Neither the plaintiffs in Suit 4 nor those in Suit 5 had prayed for any partition of the property; both parties claimed the entire area as belonging to them alone. The Court observed, “There was no basis in the pleadings before the High Court and certainly no warrant in the reliefs which were claimed to direct a division of the land in the manner that a court would do in a suit for partition.” The Court therefore awarded the composite whole to the deity.

However, since Suit 4 was also decreed, the Supreme Court under Article 142, directed allotment of alternate land to the Muslims for the construction of a mosque and associated activities while observing that “tolerance and mutual co-existence nourish the secular commitment of our nation and its people.”

Why have the Hindu parties been allotted the property if the demolition of the mosque in 1992 is recognized to be a criminal act and what if the mosque was intact?

The judgment marks the culmination of a civil dispute whereas the demolition of the mosque is the subject matter of a criminal trial, which is proceeding in accordance with law. Moreover, holding the entire Hindu community at large responsible for the wrong committed at the hands of few miscreants would not be justified.

The civil dispute began in 1950, when the mosque still stood at the premises. In the plaint in Suit 5, it was specifically pleaded that “Suggestions have been made from many quarters for ending the dispute by removal of the ‘mosque’ to suitable place where it could serve the interest of its beneficiaries…having regard to the nature and significance of the ASTHAN SRI RAMAJANMA BHUMI for the Hindus, its sites cannot be changed. On the other hand, under the tenets of Islam a Mosque can be shifted under certain circumstances, and these circumstances are fully and entirely made out in the case of the ‘Babri Masjid’, if a mosque it ever was.”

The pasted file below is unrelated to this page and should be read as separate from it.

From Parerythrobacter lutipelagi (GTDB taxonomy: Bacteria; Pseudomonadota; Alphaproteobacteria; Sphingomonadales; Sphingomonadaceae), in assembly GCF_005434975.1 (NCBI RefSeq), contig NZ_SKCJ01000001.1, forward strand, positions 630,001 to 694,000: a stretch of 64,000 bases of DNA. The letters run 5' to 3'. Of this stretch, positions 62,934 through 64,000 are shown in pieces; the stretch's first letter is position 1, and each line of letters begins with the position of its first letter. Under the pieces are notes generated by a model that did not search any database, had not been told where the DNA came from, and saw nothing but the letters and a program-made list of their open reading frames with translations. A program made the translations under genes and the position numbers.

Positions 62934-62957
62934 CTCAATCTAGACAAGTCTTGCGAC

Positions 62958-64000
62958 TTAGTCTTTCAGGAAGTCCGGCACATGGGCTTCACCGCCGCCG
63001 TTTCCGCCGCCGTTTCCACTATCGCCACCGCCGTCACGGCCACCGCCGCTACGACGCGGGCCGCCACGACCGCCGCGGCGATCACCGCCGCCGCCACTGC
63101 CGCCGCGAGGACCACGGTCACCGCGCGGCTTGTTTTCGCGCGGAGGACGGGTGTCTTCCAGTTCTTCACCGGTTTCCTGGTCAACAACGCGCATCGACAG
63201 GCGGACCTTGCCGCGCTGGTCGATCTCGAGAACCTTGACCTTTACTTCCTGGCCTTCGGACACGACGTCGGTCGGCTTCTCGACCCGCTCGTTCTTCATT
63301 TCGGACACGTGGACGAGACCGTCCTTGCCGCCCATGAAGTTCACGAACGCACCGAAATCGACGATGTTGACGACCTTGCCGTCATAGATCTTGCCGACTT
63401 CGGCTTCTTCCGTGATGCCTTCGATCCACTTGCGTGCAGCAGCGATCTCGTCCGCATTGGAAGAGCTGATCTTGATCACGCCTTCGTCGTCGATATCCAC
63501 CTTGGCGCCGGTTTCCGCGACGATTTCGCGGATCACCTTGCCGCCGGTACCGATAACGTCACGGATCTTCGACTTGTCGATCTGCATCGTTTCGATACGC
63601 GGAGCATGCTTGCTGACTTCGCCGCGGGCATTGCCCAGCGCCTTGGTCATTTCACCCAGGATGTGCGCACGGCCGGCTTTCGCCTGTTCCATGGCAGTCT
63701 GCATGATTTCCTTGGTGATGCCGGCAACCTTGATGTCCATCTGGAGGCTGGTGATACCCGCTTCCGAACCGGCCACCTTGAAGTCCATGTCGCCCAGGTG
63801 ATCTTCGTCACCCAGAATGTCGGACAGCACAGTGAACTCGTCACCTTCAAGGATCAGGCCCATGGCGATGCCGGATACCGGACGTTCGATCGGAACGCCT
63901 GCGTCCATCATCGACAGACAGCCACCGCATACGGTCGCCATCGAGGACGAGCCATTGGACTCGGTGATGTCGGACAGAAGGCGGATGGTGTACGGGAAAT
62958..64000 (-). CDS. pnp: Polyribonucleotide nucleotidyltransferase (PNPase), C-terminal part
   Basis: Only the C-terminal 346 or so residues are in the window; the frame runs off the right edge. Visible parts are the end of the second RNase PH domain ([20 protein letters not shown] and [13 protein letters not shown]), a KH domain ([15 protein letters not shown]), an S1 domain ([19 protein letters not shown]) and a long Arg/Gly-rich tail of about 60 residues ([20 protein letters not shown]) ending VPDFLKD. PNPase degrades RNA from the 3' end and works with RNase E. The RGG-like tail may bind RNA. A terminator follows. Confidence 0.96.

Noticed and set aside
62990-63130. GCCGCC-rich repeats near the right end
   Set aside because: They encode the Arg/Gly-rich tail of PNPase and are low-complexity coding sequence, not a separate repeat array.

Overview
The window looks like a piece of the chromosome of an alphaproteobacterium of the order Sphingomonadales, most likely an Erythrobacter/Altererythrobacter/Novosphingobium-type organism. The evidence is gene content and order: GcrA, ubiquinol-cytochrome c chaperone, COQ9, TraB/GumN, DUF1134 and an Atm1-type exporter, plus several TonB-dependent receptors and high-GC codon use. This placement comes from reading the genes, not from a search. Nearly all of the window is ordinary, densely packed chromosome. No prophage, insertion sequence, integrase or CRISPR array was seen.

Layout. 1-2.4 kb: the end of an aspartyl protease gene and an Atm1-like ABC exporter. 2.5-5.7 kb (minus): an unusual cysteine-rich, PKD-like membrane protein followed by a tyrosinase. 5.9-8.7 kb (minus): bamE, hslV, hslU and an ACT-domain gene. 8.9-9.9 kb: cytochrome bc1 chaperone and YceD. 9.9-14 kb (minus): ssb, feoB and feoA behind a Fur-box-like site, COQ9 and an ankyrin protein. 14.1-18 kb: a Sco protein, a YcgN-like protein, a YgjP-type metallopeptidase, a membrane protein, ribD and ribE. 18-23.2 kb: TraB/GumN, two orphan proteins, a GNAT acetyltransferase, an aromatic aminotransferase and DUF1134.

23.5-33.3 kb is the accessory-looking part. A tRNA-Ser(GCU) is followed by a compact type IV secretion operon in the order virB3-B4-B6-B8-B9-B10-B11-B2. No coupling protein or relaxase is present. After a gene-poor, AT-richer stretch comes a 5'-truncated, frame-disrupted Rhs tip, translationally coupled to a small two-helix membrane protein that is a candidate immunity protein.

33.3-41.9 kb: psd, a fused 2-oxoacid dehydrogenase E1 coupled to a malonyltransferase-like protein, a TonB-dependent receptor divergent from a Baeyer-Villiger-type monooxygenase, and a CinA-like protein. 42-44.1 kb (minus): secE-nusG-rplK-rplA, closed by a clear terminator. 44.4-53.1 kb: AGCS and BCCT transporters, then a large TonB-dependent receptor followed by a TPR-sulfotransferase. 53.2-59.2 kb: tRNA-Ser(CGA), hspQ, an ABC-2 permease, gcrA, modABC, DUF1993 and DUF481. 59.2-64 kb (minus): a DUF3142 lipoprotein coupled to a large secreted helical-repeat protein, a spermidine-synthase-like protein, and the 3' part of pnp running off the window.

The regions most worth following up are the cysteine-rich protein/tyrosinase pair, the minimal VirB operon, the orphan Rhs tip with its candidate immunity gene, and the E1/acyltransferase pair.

One of the issues framed in Suit 5 (Issue No. 12) was “Of the structure in question is held to be mosque, can the same can be shifted as pleaded in paragraphs 34 and 35 of the plaint?”

After the structure was demolished, it was deleted through an order of the High Court dated 23-02-1996.

The plaint in Suit 4 was also amended in 1995, stating that the plaintiffs were entitled for the restoration of the building, but also that “under the Muslim Law mosque is a place where prayers are offered publicly as a matter of right and the same neither requires any structure and nor any particular mode of structure is provided for the same. Even the open space where prayers are offered may be a mosque and as such even after the demolition of the mosque building by the miscreants, the land over which the building stood is still a mosque and Muslims are entitled to offer prayers thereon.” Prayer (bb) was added, praying that the statutory Receiver be commanded to hand over the property in dispute by removing the unauthorised structures erected thereon.

The contours of the civil dispute may have changed post the act of demolition, but it remained a civil dispute that was required to be adjudicated in view of the decision of the Supreme Court in Ismail Faruqui case. It therefore boiled down to whether the land belonged to the plaintiffs in Suit 4 or Suit 5. The Court came to the conclusion that it belonged to the deity in suit 5. Had the mosque stood as is, the Court may have well concluded that it be shifted to another place.

In conclusion, one may disagree with the legal principles, but the criticisms that it is a ‘majoritarian verdict’ which has ‘rewarded vandalism’ appear to be unwarranted and unjustified.

Disclaimer: The authors were part of the team assisting K Parasaran, Senior Advocate, in this case. Their views are personal.